The Optional Protocol to the International Covenant on Economic, Social and Cultural Rights enters into force today. The Protocol was discussed for more than a decade and was finally adopted by the UN General Assembly in December 2008. Yet, it took more than four years to convince 10 countries to ratify it… but eventually it happened.
The OPICESCR grants the UN Committee on Economic, Social and Cultural Rights the capacity to receive and respond to individual complaints against States Parties for the violation of economic, social and cultural rights (find out more here). In 1966 two key international human rights treaties were adopted: the International Covenant on Civil and Political Rights (ICCPR) and the International Covenant on Economic, Social and Cultural Rights (ICESCR). Both of them entered into force in 1976 and both of them have been ratified by a similar number of countries (around 160). Yet, the myth that socioeconomic rights are not really enforceable but rather “general principles” or “inspirational goals for public policy” made a huge difference between the two treaties. While an Optional Protocol was immediately attached to the ICCPR so individuals could lodge their complaints for violations of the rights enshrined in that treaty, no equivalent mechanism was established for the ICESCR. This unjustified discrimination ends today, 5 May 2013.
This is certainly very good news, although only time will tell if the UN Committee on ESCR will meet the expectations. Also, so far only 10 countries have ratified the Optional Protocol: Argentina, Bolivia, Bosnia and Herzegovina, Ecuador, El Salvador, Mongolia, Portugal, Slovakia, Spain and Uruguay. In order to be effective, it is of critical importance that a large number of countries sign and ratify it as soon as possible.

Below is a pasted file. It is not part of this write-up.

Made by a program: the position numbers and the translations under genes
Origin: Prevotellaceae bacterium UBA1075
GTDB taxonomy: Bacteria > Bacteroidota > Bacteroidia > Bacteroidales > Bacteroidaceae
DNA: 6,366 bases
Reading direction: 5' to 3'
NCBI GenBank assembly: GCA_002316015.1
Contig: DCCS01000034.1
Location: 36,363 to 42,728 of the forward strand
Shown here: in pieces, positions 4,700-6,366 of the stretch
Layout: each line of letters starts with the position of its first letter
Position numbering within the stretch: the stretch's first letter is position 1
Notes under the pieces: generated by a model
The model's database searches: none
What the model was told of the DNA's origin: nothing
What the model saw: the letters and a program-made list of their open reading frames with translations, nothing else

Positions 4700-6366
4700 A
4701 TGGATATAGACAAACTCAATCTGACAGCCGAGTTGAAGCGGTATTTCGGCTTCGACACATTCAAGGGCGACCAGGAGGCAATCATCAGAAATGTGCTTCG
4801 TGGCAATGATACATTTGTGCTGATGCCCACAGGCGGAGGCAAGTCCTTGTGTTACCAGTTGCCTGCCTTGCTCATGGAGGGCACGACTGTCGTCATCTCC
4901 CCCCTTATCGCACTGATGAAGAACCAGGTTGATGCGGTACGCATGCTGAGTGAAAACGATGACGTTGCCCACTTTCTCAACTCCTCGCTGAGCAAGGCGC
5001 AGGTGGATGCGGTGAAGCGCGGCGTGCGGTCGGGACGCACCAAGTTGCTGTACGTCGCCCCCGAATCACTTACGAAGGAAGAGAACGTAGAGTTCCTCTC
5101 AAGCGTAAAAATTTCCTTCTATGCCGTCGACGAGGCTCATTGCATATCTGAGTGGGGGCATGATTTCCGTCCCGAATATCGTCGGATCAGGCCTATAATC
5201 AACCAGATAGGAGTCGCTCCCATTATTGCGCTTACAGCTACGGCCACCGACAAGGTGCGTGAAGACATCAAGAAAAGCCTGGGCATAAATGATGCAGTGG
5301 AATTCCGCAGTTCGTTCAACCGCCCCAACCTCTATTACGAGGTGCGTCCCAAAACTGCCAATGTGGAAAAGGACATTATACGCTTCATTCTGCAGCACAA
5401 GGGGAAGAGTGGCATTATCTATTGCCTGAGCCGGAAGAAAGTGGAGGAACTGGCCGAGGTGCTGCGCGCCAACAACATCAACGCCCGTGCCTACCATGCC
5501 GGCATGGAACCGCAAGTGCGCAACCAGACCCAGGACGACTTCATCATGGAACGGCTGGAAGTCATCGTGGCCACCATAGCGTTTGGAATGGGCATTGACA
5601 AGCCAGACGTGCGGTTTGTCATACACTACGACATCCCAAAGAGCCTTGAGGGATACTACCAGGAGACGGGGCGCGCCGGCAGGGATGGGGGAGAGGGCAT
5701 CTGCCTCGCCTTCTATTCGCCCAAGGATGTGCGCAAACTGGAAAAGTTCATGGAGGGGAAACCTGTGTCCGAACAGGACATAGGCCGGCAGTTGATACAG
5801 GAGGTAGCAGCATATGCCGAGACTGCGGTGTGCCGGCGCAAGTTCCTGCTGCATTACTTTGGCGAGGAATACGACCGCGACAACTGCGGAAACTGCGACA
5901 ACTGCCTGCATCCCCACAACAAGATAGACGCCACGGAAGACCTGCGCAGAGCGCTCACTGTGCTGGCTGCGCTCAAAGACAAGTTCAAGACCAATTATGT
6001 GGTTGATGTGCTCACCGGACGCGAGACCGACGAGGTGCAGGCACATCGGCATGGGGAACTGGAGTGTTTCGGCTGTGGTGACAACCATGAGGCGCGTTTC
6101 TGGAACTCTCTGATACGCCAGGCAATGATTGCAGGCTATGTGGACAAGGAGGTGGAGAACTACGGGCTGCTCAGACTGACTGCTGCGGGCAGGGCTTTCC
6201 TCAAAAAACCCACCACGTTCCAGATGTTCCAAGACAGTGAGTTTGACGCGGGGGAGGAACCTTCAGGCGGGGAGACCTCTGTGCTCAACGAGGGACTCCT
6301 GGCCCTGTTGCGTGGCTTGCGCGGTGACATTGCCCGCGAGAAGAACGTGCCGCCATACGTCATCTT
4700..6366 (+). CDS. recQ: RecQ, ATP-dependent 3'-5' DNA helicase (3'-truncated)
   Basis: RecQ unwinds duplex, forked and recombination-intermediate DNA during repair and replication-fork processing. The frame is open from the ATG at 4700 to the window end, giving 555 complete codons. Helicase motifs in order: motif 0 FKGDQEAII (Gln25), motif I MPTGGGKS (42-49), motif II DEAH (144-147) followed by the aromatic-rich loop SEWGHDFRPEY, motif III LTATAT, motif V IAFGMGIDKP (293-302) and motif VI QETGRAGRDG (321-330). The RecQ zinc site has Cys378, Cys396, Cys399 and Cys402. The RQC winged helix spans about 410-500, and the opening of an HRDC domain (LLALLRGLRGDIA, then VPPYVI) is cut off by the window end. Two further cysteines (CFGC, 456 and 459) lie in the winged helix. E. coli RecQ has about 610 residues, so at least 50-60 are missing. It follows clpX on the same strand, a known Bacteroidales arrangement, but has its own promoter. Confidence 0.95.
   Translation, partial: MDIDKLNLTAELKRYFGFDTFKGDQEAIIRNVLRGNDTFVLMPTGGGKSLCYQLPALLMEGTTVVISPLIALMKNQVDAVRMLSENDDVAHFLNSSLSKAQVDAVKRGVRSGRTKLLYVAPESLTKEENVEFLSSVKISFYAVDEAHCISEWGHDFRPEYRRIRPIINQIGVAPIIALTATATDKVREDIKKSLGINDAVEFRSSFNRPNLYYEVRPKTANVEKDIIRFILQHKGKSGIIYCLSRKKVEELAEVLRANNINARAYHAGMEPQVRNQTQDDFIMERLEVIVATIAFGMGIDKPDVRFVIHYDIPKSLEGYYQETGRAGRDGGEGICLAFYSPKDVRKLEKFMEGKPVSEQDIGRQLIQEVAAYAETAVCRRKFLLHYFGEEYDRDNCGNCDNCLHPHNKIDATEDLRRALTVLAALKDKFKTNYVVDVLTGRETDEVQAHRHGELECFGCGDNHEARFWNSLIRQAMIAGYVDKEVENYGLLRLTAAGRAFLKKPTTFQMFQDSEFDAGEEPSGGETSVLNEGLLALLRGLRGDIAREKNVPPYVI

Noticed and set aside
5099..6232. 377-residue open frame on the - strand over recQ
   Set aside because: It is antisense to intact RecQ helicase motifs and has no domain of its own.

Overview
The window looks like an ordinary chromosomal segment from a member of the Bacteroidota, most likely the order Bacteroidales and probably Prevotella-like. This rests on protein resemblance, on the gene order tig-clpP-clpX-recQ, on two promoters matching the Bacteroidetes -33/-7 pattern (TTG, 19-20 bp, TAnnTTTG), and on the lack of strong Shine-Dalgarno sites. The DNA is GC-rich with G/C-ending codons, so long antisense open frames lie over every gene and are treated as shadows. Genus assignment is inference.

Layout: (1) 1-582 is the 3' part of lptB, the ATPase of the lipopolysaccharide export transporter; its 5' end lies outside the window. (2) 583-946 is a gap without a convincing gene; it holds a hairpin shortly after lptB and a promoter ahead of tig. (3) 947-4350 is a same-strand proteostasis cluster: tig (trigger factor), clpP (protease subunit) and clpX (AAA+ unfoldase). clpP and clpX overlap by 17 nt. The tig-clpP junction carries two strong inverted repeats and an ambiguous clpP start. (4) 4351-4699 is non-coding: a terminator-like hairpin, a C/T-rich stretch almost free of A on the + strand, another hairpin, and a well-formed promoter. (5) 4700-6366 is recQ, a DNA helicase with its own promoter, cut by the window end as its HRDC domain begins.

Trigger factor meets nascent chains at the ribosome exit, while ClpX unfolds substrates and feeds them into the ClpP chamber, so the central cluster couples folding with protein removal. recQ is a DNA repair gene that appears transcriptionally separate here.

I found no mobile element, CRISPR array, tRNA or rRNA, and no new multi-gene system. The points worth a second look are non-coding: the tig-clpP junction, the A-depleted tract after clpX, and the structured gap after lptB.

In spite of the relevance of this new mechanism, we must not forget that legal venues are not the only tools, and not even necessarily the most useful ones, to increase respect for socioeconomic rights, achieve their full realisation and promote justice on the ground. Other issues must be analysed creatively: budgets, public debt, active participation of involved communities, etc. In Alicia Yamin’s words, “litigation necessarily resolves relatively narrow issues; underlying structural factors are generally left unaddressed”. Along these lines, Victor Abramovich, former member of the Inter-American Commission on Human Rights, acknowledges that “judicial avenues, far from being the center of the strategy for claiming economic, social and cultural rights, serve to back up other political actions employed to advance the demands for rights in a collective dispute”. The success of litigation at the supranational level depends upon the “ability of social movements and human rights advocates on the ground to exert pressure on authorities to implement the change” (Cavallaro and Brewer). Litigation in economic and social rights must be seen as a means for social justice, and not as an end in itself. Putting human rights activism in an action framework that trespasses mere legal notions is the only way to address the deep causes of the violations that activists are trying to redress. It is not enough to say that human rights violations would never happen as long as international human rights law is respected. Human rights advocates must attempt to understand and address the political, ideological and cultural factors that lie behind the abuses of socioeconomic rights.
In any case, a holistic approach to socioeconomic rights must definitely include strategic litigation, and in this sense the OPICESCR is something human rights advocates must cheer about.
Let me just conclude by borrowing the statement issued by the European Office of Amnesty International on the occasion of the entry into force of the OPICESCR. Amnesty insists that especially in this time of economic crisis, the human rights impact of austerity measures must not be absent from the debate on the financial crisis. “Governments must continue to protect human rights during a recession, particularly as vulnerable communities may be especially at risk. Governments might argue that austerity measures, like public spending cuts, are necessary, but (they are obliged) to balance this with protection for human rights. It is an international obligation to ensure that measures are non-discriminatory, do not disproportionately undermine existing rights, do not hit the most vulnerable and disadvantaged people hardest and do not drive them further into poverty. International law also stipulates that measures must ensure minimum essential levels to guarantee each right, for example nobody should be left homeless, denied access to essential medical care, left hungry or become destitute”.